20. A method of easily and safely attaching a combination inside blowout preventer (IBOP) and release tool having a lower threaded end to a threaded end of a working drillpipe, the method comprising the steps of:
(a) optionally, determining whether a lower section of the release tool will make up to the IBOP, which depends on whether a lower end of the IBOP will make up to the working drillpipe, and if not, changing the lower section of the release tool to match size (outside diameter) of another IBOP;
(b) measuring the length of an adjustable length release rod required by inspecting the IBOP (actual IBOP or drawing of same), setting the length of the adjustable length release rod accordingly, and tightening a release rod lock screw;
(c) assembling the combination of IBOP and release tool so that a lower end of the locked-in-place, adjustable length release rod presses down on and moves into a position holding a valve of the IBOP open;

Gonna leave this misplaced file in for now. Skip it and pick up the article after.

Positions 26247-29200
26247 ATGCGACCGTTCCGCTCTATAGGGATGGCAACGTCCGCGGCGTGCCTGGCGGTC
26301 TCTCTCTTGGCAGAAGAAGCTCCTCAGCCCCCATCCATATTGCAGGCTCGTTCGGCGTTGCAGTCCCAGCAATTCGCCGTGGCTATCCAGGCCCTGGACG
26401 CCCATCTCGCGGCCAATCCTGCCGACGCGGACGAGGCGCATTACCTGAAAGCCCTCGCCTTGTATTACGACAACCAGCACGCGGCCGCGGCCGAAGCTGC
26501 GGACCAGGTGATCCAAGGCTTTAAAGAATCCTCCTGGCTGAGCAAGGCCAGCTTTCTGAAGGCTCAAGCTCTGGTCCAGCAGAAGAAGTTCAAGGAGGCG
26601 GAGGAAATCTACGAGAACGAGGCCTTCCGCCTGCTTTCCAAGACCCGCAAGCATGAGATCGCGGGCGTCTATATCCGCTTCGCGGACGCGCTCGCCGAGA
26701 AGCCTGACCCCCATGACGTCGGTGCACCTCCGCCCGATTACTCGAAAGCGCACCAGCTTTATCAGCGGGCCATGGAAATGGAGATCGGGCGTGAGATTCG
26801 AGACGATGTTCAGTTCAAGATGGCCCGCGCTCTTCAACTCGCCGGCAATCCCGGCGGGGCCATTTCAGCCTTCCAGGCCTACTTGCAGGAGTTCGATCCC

(d) lifting the combination, with IBOP valve locked open, to a position over the working drillpipe threaded end using one or more formed lifting features on the release tool, the lifting feature positioned such that when the combination is lifted by ropes, cables or chains, the combination is easily moved over, aligned with, and connected with the working drillpipe, and configured to prevent the ropes, cables, or chains slipping off;
(e) threading the combination onto the working drillpipe and continue turning the combination using formed handles so that threads of the lower end of the IBOP thread into the threads of the working drillpipe; and
(f) optionally, if the IBOP is of the type having a check valve therein, fixing the IBOP in position on the working drillpipe so that no further escape of fluid or liquids will occur, and if the IBOP is the type having a dart valve therein, closing the dart valve by turning the release rod lock screw, allowing an IBOP spring to bias an IBOP dart upward and seal, terminating flow.